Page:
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More on Fascism’s Evil Rep



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The suggestion that the Nazis were responsible for the launching of WWII (See here and here), and that’s why Nazism is seen as more evil than Communism, elicited a lot of email. Here are a few:

I think that communism would never be viewed as equivalent to evil as Nazism is even if the Reds had started WWII by attacking Germany.

Much of the bien pensant reaction to communism is informed by a feeling that communists’ hearts are in the right place. The Reds are trying to bring equality to the world and relieve the burden of oppression that weighs down the proletariat; the Nazis are concerned with the progress of the Volk.

The intelligentsia does not see communism as fatally flawed but overzealous. (if they did, they would not be leftists).

Great Blog!

And:

Re: The reader who says starting World War II was equal to the Holocaust in giving Hitler an evil reputation.

Yes, Hitler and fascism became synonymous with evil because the wars he started made it impossible for the world to ignore his crimes. Also, having our soldiers capturing some of his death camps made it that much harder to overlook what really happened. And his victims had more relatives in Western Europe and the US than Stalin’s victims did.

This is an issue that has puzzled me for years, ever since reading Gulag Archipelago when it appeared in the mid 70s. In my childhood I got the impression from documentaries and stories on World War II that we had learned our lesson never to appease a murderous dictator. Then Solzhenitsyn shows how we kept on doing it to another one (Stalin) all the years we were fighting Hitler, and beyond. I suspect that appeasing and ignoring what a dictator does to his own people is the default behavior of most nations and peoples, even now. Zimbabwe comes to mind, and how George W Bush is demonized for the invasion of Iraq. It takes an unusually aggressive dictator (to neighboring countries) like Hitler to rouse other countries to overthrow him.

And:

Greetings “Dr. JG”,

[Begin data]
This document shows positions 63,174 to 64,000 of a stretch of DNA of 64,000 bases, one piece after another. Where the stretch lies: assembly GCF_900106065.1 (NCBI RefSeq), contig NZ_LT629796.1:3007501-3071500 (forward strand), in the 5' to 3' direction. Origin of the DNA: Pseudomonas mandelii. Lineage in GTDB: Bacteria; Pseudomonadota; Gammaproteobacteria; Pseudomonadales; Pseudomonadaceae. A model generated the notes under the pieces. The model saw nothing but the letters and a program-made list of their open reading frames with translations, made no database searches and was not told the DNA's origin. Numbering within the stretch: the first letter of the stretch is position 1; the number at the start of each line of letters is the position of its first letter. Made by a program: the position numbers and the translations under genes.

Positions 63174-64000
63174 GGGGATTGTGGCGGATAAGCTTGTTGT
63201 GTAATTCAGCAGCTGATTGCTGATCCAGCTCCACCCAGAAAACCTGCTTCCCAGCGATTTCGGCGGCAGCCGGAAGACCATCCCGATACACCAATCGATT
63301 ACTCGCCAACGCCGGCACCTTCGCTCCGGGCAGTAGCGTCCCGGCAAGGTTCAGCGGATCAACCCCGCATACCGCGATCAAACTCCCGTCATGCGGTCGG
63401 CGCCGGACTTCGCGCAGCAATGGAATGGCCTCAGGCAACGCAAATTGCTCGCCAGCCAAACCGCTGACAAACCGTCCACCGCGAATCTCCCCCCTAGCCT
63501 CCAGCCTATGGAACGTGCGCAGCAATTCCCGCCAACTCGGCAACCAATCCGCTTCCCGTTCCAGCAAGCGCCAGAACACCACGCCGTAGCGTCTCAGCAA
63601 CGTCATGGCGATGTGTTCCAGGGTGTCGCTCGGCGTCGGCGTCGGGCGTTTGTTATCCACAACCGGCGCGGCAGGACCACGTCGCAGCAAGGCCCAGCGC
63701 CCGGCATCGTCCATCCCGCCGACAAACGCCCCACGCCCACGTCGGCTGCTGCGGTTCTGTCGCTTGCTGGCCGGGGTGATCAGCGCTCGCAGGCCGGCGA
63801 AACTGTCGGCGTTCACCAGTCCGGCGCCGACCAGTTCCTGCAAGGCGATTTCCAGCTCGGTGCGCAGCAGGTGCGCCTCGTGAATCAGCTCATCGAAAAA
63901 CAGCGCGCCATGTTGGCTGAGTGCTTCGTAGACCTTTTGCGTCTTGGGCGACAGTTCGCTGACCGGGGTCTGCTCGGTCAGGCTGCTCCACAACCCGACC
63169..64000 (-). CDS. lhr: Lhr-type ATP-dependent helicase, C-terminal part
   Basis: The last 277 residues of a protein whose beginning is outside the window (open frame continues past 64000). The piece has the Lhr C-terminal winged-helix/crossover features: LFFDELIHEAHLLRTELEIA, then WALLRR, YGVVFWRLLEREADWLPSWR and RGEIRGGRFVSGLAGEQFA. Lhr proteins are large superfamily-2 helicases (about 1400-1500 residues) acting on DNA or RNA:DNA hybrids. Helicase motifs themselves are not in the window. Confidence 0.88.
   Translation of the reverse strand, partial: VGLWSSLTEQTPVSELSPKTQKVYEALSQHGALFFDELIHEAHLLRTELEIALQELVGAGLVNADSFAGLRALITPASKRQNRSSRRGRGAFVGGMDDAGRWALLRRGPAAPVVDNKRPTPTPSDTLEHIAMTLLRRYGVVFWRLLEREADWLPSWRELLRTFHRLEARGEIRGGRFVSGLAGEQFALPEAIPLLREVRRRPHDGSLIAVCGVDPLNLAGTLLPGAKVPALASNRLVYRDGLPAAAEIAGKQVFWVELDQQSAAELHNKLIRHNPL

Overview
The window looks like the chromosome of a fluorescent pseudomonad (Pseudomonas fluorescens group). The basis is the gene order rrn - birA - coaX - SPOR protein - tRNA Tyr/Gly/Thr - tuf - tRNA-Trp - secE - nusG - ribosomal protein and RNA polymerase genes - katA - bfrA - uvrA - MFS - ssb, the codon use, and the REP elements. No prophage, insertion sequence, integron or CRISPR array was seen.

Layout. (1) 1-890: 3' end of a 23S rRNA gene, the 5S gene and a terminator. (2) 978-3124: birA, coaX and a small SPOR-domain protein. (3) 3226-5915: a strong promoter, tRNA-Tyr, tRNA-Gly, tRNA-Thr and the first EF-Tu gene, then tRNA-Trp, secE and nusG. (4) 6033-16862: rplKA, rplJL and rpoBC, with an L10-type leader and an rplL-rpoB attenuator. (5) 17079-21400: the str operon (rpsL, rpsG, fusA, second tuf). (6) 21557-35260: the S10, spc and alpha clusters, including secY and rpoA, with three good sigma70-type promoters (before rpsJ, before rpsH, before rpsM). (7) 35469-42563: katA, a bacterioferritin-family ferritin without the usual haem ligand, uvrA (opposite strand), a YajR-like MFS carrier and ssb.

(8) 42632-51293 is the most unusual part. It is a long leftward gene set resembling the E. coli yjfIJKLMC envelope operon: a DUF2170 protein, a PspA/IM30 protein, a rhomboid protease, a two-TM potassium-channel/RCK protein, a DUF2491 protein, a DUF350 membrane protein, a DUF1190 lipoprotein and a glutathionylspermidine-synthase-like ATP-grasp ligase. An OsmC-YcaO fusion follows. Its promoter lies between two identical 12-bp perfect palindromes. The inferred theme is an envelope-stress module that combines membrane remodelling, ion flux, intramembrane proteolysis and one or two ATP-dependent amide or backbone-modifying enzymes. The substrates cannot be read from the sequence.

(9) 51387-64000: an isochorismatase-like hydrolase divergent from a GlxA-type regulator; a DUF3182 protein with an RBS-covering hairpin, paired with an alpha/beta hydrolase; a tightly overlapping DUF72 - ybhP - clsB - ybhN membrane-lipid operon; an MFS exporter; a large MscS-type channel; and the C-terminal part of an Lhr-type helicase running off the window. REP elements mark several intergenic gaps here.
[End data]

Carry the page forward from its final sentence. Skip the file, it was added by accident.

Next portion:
I just caught up on the LF blog and wanted to comment on your reader’s letter regarding Fascism’s “evil reputation” vis a vis the relative pass that Communism/socialism get. Specifically, methinks its necessary to knock down the historical innaccuracies regarding the Soviet Union that he’s perpetrating.

The Soviet Union bears just as much responsibility for starting WW2 as does the Third Reich. It was an ALLIANCE with Germany that “greenlighted” the Wehrmacht invasion of Poland, with the Soviet Union rolling in from the other border a few days later. The SU then proceeded to attack neutral nations without provocation, i.e. Latvia, Lithuania, Estonia and Finland. We came pretty close to seriously aiding the Finns, had the geography been more favorable, there might very well have been “Flying Polar Bears” led by Chenault as well. Subsequently, the Soviet Union made a non-aggression pact and cleared the way for the Japanese to move ahead with their grand imperial designs. Of course, the “honorable” Soviets ditched that pact as soon as they were assured that they could be successful in their aggression. The reason for the overarching villification of the fascism compared to socialism/communism is simply the convenience of history (SU on our side vs the Axis) and the wholesale obscuratisnism and revisionism undertaken by the Left that you’ve already identified in your book.

And:
Jonah,
Your reader who discounts the Holocaust in favor of starting World War II as the primary reason fascism is reviled while communism is (at least in those countries that did not experience it) is not, ignores one simple fact: the USSR as much as Nazi Germany is responsible for starting the war (at least its European phase, which is, let’s face it, the only part that Europeans and Americans really care about). Without the Molotov-Ribbentrop Pact, Hitler could not have invaded Poland, or if he did, would have had to contemplate running headlong in the the Red Army coming to Poor Little Poland’s “rescue”. The Pact also allowed the USSR to occupy the eastern half of Poland, and gave Stalin a free hand in Finland and the Baltic states. In other words, Stalin was just as much a co-conspirator in the initiation of the war as Hitler (which, of course, raises the irony of Ribbentrop being hanged for war crimes after Nuremberg, while Molotov lived in peaceful retirement to a ripe old age).
I think the real reason for fascism’s evil reputation vs. the relatively benign reputation of socialism, or even communism, has more to do with the adoption of the latter two as the preferred ideology of the intelligentsia in the liberal West, which permits them to engage in intellectual peregrinations to justify their beliefs despite the manifest results thereof. In their minds, fascism per se is evil (evil in its essence?), while socialism and communism are per se good–and only evil in their execution. The conceit allows them to think, “If only we had been running the show, things would have turned out differently”. To paraphrase G.K. Chesterton’s aphorism on Christianity, they believe “Communism has not been tried and found wanting. it has been found difficult and thus never tried”. As long as the Left can engage in such sophistry, they will never have to confront the reality of their beliefs. And, from their perspective, a good thing, too.


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